Strauch Elementary has a school counselor and a psychologist on site every day. The district employs 72 counselors.  So students can see counselors who “look like them,” there has been an effort to have African American men on the counseling staff. 


Genoa Barrow, Sacramento Observer

The district has a number of mental health programs and services specifically directed at young Black males. The United College Action Network (U-CAN) brings its Helping African American Males Succeed program weekly to three high school campuses – Foothill, Highlands and Rio Linda. Part of the focus is on social-emotional learning, the process of developing self-awareness, self-control and interpersonal skills that are vital for school, work, and life success. 

Twin Rivers also partners with a number of other community-based organizations to offer outreach efforts. The mentoring program, Improve Your Tomorrow, works with young men of color throughout the district’s middle and high schools and Brother to Brother works with Black boys at the elementary school level.

Trigger Response

In December, California’s Department of Health Care Access and Information (HCAI) introduced a new state certification program to bring wellness coaches to school campuses. The new role was created as part of the state’s Children and Youth Behavioral Health Initiative and Gov. Gavin Newsom’s $4.7 billion, five-year Master Plan for Kids’ Mental Health, to increase overall capacity to support the growing behavioral health needs of the state’s youth. According to the HCAI, the program will work with schools and community-based organizations to support existing clinical staff and care teams, to provide wellness promotion, education, support, and referral services to youth.  

“One of our goals is to destigmatize needing help,” said HCAI Director Elizabeth Landsberg. “We want mental health wellness to be as natural to talk about as wearing your seatbelt and eating your vegetables.”

The wellness coaches are also meant to ease the workload of busy school psychologists, counselors and clinical staff at community-based organizations. Schools have long needed more mental health providers, Dr. Shim said. “They’ve been cutting the budget of school nurses and school mental health providers and school counselors and they’ve been increasing the budget of school resource officers (school police).”

This punitive model has taken away from prioritizing health and mental wellness, Dr. Shim said, pointing to disproportionate school suspension rates for Black boys. New initiatives like the HCAI’s aim to support children experiencing mental health challenges and life stresses rather than punish them.

“Black boys are much more likely to be suspended from school at very young ages,” she said. “Clearly this is an inequity that stems from racism, because what kind of behavior are young kids at the age of four or five, actually doing that is so egregious that makes a suspension reasonable at that age?”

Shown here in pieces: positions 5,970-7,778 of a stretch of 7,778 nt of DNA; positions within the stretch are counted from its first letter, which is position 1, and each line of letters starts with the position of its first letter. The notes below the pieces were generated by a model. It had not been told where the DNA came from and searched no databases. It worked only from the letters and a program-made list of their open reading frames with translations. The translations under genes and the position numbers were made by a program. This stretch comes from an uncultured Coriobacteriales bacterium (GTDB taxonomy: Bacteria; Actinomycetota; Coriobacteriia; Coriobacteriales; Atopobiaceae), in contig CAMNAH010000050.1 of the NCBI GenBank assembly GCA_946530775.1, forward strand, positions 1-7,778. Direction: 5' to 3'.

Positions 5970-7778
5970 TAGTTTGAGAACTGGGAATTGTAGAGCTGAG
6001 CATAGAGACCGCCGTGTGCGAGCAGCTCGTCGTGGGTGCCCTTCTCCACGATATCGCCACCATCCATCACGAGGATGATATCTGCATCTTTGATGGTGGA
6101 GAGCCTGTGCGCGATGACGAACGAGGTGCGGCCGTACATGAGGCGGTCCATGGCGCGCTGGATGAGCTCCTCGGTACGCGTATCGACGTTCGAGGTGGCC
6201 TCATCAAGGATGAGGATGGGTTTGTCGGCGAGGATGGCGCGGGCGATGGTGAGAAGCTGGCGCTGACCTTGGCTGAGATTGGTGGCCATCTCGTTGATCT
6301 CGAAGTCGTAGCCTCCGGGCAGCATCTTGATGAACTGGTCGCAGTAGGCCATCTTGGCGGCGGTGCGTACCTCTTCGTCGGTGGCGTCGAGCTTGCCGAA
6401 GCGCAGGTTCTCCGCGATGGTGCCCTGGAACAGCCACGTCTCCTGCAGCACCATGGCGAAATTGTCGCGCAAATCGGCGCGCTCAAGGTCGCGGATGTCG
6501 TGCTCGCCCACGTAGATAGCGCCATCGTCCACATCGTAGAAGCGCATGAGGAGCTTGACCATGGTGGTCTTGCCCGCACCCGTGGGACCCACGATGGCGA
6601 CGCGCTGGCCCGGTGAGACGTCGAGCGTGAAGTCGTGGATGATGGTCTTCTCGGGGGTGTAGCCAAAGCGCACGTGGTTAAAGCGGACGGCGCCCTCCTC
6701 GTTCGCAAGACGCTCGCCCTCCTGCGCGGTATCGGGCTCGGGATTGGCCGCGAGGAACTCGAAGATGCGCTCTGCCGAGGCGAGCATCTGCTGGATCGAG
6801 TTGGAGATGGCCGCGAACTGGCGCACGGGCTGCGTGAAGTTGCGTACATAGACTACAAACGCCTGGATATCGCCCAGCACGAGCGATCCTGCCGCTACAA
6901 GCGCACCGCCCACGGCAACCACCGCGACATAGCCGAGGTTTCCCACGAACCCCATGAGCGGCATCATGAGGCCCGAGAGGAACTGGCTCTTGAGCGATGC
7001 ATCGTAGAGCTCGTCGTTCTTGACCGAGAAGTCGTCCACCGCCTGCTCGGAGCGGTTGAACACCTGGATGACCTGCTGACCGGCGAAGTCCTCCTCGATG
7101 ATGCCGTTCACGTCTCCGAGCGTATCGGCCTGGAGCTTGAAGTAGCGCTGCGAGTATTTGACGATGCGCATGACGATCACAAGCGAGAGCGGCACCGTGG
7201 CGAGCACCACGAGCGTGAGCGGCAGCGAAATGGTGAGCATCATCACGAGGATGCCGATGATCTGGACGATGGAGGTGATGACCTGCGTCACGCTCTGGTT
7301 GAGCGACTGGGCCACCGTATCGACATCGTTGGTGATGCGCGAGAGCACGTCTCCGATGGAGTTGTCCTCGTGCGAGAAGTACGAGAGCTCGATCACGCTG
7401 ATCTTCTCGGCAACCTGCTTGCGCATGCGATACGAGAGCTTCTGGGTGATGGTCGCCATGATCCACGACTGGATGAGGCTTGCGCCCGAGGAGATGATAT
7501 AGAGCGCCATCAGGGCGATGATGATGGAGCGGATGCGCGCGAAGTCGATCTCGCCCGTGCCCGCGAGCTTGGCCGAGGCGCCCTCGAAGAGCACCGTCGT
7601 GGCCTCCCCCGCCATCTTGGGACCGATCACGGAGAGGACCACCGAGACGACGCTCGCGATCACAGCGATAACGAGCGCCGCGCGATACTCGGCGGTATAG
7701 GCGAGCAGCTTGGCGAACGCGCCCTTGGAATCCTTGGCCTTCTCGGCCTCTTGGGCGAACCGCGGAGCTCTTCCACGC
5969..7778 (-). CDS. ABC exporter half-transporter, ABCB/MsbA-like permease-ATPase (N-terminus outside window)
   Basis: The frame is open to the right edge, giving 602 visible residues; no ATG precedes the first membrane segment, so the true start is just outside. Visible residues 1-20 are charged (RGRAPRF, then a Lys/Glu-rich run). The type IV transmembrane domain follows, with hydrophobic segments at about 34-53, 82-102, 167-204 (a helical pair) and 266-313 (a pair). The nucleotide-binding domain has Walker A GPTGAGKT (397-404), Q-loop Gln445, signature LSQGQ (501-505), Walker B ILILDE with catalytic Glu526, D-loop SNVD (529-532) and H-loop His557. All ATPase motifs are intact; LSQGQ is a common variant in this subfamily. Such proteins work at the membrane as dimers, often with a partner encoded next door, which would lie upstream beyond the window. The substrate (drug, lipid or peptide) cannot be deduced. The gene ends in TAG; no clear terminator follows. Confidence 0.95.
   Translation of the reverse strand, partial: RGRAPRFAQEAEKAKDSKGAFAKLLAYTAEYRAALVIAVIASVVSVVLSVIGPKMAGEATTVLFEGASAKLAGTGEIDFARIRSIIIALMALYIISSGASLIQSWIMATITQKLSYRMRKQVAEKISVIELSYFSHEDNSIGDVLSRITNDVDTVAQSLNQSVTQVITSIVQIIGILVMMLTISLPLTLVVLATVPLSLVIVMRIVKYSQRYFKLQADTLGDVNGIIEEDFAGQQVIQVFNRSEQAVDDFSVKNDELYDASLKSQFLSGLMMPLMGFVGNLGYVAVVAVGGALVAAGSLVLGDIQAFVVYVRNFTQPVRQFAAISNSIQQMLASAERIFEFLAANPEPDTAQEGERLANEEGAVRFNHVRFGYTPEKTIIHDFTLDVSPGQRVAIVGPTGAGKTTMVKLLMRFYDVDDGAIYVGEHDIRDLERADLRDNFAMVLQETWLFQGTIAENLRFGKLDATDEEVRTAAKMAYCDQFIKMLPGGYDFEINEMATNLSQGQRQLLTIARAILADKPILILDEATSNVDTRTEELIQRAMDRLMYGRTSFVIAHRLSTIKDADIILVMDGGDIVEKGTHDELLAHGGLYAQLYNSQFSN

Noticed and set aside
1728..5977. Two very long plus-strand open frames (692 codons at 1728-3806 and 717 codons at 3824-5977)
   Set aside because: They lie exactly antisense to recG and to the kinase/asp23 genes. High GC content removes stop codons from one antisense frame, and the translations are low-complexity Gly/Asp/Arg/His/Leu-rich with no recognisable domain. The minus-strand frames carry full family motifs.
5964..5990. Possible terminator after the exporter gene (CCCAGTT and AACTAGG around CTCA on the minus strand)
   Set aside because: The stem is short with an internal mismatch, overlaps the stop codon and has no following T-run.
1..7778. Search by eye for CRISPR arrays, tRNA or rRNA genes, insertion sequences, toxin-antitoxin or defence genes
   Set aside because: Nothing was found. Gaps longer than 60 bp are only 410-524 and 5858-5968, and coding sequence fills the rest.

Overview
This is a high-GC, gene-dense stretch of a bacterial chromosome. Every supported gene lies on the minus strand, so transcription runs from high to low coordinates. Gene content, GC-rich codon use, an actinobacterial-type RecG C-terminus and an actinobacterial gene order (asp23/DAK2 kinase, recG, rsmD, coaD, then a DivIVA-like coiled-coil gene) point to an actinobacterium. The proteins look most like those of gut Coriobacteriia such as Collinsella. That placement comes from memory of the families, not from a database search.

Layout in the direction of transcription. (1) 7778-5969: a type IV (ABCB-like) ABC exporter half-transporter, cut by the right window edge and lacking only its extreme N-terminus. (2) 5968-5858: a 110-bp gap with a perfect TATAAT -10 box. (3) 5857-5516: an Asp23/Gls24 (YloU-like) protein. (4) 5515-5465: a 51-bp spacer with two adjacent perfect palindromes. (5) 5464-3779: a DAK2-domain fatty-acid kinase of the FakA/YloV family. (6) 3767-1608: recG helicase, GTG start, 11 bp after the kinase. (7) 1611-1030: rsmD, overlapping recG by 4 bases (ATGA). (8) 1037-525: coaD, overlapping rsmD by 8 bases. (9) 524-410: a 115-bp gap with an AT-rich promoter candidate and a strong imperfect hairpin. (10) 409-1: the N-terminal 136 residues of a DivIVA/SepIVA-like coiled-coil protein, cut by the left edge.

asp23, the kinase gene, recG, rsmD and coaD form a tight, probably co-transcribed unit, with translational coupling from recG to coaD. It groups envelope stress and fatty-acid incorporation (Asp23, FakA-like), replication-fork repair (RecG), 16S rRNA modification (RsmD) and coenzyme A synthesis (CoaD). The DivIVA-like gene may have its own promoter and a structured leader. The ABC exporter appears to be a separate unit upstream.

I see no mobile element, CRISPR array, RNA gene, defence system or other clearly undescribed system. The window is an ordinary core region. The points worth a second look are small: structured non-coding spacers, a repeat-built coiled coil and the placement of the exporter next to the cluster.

Termir R. Knox, a 16-year-old athlete and student leader at John F. Kennedy High School, agrees. 

“Black young men get suspended more than their white counterparts,” Knox said. “The schools want to get rid of Black young men who are striving to be the best ‘them’ they can be. They try to get rid of us by putting ‘harassment,’ ‘disrespect,’ ‘hostile environment,’ and ‘fighting’ on our records. Instead of understanding us, they send us home and leave us no other choice but to be outside in the streets. Then when we apply for colleges and jobs, we get denied because of our school record.”

Racial inequity in schools can contribute to mental health challenges for Black students. Educator bias stifles many Black youth and limits opportunities for learning and advancement. Amidst a national teacher shortage is a lack of Black teachers who champion for better outcomes. Unequal discipline also creates problems. According to ACLU California’s recent “No Police In Schools” report, “School police contribute to the criminalization of tens of thousands of California students, resulting in school pushout and harmful contact with juvenile carceral systems.” Black students arrest rates are 7.4 times higher in schools with assigned law enforcement than in schools without and their law enforcement referral rates are 4.7 times higher. It can be a double whammy for students who are Black and have disabilities. Black and Latino boys with disabilities are 5% of California’s students but 13% of referrals to law enforcement and 15% of school arrests.

Early intervention is key. Knox says it helps to participate in a local youth healing circle hosted by Timothy Poole’s Hooked On Fishing Not On Violence (HOFNOV) program. The non-profit organization invites youth from various schools to participate in the support group, held weekly in the Florin Square complex’s Obama Room.

“(It’s) a place where you can come and feel comfortable, respected and accepted,” the high school sophomore said. “This program is designed also to let kids know they are not alone, we are all going through the same things and if we can identify and help each other and discuss deep topics. It creates a safe environment.”

Poole is also a crisis intervention specialist and is often called in for incidents involving guns and area students.